The Republic of Altai is commonly called Mountainous Altai to distinguish from the neighbouring Altai Territory, which in turn is called the Steppe Altai. Altai is marketed as the Russian Switzerland and it is not hard to see why as this is a land of snow-topped mountains, crystal-clear lakes, turquoise rivers and alpine meadows. Like many Russian republics, the titular people - the Altais - only make up a minority of the population, around 34%.
Altai shares state borders with Mongolia, China and Kazakhstan and internal borders with the Altai Territory, the Kemerovo region, and the republics of Khakassia and Tyva, although road connections with Tyva are currently poor.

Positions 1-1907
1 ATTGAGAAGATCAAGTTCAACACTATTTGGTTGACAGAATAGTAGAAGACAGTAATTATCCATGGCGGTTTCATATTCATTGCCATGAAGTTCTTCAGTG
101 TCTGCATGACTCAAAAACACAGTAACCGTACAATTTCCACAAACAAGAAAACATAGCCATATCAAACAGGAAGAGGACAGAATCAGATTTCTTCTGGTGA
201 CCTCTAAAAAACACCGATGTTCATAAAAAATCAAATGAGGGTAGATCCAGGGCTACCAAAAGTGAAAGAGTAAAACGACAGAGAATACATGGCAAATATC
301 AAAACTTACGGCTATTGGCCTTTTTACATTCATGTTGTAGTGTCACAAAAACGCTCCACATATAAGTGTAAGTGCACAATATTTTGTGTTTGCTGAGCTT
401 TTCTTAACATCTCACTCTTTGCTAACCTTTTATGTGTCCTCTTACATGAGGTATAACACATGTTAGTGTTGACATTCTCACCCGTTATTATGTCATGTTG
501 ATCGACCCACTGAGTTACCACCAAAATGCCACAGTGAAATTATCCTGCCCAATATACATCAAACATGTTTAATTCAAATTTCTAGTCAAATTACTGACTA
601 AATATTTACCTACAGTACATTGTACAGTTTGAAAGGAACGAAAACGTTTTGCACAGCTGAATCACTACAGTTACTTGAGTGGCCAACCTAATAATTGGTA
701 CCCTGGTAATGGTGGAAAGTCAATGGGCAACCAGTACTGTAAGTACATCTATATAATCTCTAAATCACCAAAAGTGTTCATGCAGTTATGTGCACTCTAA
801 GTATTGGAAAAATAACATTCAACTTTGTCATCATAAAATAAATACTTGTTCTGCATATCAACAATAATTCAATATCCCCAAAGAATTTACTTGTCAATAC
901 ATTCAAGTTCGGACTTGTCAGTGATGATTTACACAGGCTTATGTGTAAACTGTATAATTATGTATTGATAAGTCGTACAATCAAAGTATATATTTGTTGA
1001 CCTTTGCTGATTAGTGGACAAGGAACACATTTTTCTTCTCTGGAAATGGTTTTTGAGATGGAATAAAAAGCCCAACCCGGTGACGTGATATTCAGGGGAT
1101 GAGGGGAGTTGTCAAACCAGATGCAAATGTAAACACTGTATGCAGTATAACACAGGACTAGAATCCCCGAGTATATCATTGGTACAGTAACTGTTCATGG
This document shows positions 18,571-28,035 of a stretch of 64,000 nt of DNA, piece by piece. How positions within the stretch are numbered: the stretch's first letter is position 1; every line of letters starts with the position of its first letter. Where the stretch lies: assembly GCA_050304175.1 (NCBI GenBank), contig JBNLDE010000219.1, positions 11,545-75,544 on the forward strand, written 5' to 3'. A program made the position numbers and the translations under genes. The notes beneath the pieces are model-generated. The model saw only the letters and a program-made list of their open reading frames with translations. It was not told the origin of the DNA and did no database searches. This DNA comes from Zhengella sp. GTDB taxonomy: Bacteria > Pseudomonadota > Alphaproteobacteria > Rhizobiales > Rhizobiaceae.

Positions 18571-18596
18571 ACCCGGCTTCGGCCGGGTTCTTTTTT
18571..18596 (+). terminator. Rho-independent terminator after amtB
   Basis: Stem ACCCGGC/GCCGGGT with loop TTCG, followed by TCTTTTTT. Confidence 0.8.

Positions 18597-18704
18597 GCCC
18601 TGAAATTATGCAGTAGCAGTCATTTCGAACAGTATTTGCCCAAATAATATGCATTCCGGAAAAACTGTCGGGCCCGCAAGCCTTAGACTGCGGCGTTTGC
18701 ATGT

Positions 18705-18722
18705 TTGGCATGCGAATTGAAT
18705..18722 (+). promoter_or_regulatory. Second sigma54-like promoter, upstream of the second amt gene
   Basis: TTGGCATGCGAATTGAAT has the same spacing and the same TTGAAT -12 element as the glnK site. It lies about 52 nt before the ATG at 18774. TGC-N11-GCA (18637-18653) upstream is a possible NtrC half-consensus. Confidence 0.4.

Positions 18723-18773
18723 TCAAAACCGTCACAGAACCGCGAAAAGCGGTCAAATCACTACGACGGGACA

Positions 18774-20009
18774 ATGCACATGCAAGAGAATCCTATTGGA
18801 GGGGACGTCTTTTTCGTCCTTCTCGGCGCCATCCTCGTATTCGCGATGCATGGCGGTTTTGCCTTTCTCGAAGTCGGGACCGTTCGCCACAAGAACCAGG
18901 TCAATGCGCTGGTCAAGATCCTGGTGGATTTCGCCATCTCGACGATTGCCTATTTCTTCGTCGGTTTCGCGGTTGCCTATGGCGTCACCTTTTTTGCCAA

Altai’s biggest appeal is its nature and a large part of the republic, including Lake Teletskoe, Mount Belukha, the Ukok Plateau, and the Altai and Katun nature reserves, is listed as a World Heritage Site - the Golden Mountains of Altai- by UNESCO.